“Rear Window,” A Scary Movie Review

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By Daniel Anderson

For the second installment of Halloween Movies You Should Watch, here comes one you probably shouldn’t watch. I know I know Rear Window is a classic. I know I know it’s James Stewart and Grace Kelly. I know I know it’s considered one of Hitchcock’s best. But your author and his wife barely made it through this one. At least I think I did, I may have blacked out for a good stretch of the movie. Natalie’s analysis: “I could have watched like two episodes of Gilmore Girls in the time it took to watch this…”[1]


Let’s start by looking at the positives: James Stewart can act. He’s so effortless in all of his roles and this time is no different. Except instead of an effortlessly likeable George Bailey, he plays an effortlessly obnoxious L.B. Jeffries, a photographer with a broken leg who passes the time by hanging out in a wheelchair and creeping his neighbors’ day to day activities out of his (you guessed it) rear window. Thelma Ritter plays his home-care nurse terrifically, and Grace Kelly is great as always.



Alright that pretty much sums up the positives.

The negatives: This movie is 152 minutes of stuff almost happening. Until like the last four minutes. Also, I was not convinced that this was supposed to be a spooky movie. Certainly not “edge-of-your-seat” the way Amazon Instant promised me it was. I get that this movie is about more than a murder mystery—there are definitely some weighty themes/concepts that Hitchcock unpacks over these two and a half hours, e.g. community, privacy, commitment, feminism, patriarchy, etc.—but the thing is, Nat and I were looking for a Halloween thriller. And a slow moving slog with zero atmosphere and very little suspense did not do the trick. Plus, Hitchcock makes the very deliberate (and artistic) choice to film all of the action happening in the apartment courtyard through Stewart’s perspective. This first person perspective frames everything through others’ windows, and while this puts the viewer in the same confusing position as the main character, it also means a lack of clarity in the narrative of the movie. Again, I know Hitchcock is doing this on purpose. He wants us to be as unclear about what is actually happening behind closed doors as Stewart. But for a murder mystery, it’s hard to get clued in to what you should be scared about when you don’t know what’s going on.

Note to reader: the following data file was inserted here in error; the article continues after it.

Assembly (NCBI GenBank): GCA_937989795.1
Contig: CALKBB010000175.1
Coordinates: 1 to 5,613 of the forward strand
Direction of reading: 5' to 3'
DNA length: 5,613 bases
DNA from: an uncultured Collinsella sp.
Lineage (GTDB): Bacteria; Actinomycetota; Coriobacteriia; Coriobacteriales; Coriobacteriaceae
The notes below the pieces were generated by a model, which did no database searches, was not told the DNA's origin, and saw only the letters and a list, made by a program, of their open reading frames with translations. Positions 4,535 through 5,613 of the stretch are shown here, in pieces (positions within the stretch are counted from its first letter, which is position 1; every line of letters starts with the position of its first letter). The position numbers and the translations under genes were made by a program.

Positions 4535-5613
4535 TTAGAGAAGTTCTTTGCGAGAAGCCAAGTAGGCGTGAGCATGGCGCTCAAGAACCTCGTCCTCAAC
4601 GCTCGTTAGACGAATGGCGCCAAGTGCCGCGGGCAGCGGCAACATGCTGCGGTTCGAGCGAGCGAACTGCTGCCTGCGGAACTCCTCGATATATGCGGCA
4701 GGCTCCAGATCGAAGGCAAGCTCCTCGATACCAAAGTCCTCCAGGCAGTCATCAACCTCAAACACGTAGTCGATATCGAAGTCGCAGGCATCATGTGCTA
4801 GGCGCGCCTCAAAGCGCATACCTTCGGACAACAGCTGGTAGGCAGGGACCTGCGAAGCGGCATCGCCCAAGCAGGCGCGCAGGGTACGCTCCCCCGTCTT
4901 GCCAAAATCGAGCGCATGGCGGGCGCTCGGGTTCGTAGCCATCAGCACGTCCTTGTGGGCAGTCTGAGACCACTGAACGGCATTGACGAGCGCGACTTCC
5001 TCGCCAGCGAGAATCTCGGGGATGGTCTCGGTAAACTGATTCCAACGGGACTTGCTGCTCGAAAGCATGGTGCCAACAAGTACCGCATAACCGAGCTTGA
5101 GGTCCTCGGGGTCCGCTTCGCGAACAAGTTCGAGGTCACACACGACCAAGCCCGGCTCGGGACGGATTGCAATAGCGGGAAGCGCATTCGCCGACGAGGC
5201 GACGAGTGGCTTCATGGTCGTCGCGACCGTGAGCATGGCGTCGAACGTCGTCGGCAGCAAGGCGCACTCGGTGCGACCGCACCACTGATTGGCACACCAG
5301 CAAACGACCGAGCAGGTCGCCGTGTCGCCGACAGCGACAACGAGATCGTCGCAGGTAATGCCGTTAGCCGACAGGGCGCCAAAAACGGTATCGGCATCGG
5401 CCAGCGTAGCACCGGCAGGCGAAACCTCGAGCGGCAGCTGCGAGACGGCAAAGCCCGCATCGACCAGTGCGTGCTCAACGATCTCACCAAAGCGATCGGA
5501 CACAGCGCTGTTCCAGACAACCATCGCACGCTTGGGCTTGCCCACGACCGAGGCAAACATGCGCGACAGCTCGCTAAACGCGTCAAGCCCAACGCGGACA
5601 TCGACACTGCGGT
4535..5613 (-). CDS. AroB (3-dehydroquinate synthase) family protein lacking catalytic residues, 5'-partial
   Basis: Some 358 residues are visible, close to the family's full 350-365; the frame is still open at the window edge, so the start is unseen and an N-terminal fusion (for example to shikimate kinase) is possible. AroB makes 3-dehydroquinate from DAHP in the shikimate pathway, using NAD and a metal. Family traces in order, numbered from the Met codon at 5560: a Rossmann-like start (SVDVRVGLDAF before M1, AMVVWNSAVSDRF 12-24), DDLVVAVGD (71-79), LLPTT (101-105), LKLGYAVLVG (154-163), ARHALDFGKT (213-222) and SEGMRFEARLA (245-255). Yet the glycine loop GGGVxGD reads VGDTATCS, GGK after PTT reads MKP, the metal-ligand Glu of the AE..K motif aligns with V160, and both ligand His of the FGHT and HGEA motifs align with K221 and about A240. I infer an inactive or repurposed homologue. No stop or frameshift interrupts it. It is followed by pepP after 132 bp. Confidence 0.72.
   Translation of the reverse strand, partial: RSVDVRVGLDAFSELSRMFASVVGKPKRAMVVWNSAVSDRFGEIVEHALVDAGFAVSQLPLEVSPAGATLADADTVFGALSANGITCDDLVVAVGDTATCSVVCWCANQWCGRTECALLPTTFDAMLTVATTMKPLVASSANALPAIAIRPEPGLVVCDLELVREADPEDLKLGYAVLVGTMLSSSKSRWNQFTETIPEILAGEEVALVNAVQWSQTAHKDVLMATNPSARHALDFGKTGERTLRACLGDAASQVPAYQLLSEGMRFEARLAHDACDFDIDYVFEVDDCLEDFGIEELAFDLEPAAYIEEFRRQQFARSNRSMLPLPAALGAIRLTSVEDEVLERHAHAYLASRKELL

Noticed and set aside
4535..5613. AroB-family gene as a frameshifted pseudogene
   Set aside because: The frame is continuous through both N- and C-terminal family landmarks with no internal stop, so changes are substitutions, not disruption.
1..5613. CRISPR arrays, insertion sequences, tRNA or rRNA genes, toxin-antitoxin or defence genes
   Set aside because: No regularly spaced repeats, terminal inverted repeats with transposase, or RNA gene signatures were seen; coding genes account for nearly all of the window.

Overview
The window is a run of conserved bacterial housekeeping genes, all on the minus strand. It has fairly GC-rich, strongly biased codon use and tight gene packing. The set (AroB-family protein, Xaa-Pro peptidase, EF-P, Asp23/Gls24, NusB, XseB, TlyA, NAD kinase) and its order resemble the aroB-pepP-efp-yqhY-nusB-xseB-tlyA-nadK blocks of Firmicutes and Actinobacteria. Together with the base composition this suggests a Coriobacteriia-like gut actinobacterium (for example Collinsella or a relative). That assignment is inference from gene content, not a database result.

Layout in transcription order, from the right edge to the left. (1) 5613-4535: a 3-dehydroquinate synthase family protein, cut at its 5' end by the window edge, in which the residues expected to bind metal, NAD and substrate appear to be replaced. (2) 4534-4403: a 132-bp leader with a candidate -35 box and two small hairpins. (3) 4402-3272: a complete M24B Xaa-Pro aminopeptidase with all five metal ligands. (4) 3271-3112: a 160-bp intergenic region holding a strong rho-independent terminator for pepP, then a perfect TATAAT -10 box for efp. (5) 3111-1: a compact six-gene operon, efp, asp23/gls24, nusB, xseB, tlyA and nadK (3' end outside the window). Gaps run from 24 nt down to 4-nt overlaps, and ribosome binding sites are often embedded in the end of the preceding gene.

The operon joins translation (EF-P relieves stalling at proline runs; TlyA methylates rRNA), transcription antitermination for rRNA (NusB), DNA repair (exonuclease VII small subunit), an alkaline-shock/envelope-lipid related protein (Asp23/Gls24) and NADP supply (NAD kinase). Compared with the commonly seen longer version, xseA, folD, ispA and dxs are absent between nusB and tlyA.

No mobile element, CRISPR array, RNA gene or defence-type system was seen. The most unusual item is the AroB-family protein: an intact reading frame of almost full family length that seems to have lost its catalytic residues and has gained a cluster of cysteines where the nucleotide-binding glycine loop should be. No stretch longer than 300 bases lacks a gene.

Also, Grace Kelly liking a much-older-than-her James Stewart is stretching the suspension of disbelief just a little bit beyond my acceptable realm. Especially when you consider that the irksome character Stewart plays shows absolutely zero indication of deserving her in any way.

At the end of the day, this was definitely our mistake of asking Rear Window to be a Halloween movie. It’s more like a social commentary with a tense scene at the end. The verdict: skip it. Or watch it. Don’t let anyone tell you what to do.

If you are looking for more classic, scary movies then visit my reviews of “House on Haunted Hill” and “Wait until Dark.” Leave a comment and share what your favorite scary movie is. We are always looking for more great things to review.

[1] In case you didn’t hear, Gilmore Girls (yes, ALL SEVEN SEASONS) is now on Netflix.


Author: KFB Staff

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1 comment on ““Rear Window,” A Scary Movie Review

  1. stephanie
    / Reply

    Oh, shoot, I love this movie! I really like all the suspense that was created through the near misses. I think also, that Stewart being physically incapacitated, created a feeling of underlying suspense throughout the movie because the viewer knows that should he have a show-down with the baddie, he would be at a considerable disadvantage.

    I also enjoyed the psychological play of the movie. Is the neighbor guilty or is Stewart’s character erroneously stringing together facts out of boredom and paranoia? It is unsettling as a viewer/reader to not be able to trust your narrator, and that suspense tactic rarely works, but in this case, I think it does.

    Also, I am glad to hear about Gilmore Girls on Netflix-can’t go wrong there!

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